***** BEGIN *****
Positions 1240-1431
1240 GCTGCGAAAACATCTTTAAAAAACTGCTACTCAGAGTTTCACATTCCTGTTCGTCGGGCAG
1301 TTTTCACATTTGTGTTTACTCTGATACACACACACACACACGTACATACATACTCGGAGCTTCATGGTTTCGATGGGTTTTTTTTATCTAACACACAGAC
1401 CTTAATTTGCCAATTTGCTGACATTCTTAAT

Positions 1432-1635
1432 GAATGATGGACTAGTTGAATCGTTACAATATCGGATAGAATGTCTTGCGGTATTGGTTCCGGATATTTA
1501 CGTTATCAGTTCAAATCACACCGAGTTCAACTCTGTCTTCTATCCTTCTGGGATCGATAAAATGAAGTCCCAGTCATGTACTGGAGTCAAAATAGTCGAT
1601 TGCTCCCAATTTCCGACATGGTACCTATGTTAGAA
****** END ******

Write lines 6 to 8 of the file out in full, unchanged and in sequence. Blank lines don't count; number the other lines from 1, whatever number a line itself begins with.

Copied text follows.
1432 GAATGATGGACTAGTTGAATCGTTACAATATCGGATAGAATGTCTTGCGGTATTGGTTCCGGATATTTA
1501 CGTTATCAGTTCAAATCACACCGAGTTCAACTCTGTCTTCTATCCTTCTGGGATCGATAAAATGAAGTCCCAGTCATGTACTGGAGTCAAAATAGTCGAT
1601 TGCTCCCAATTTCCGACATGGTACCTATGTTAGAA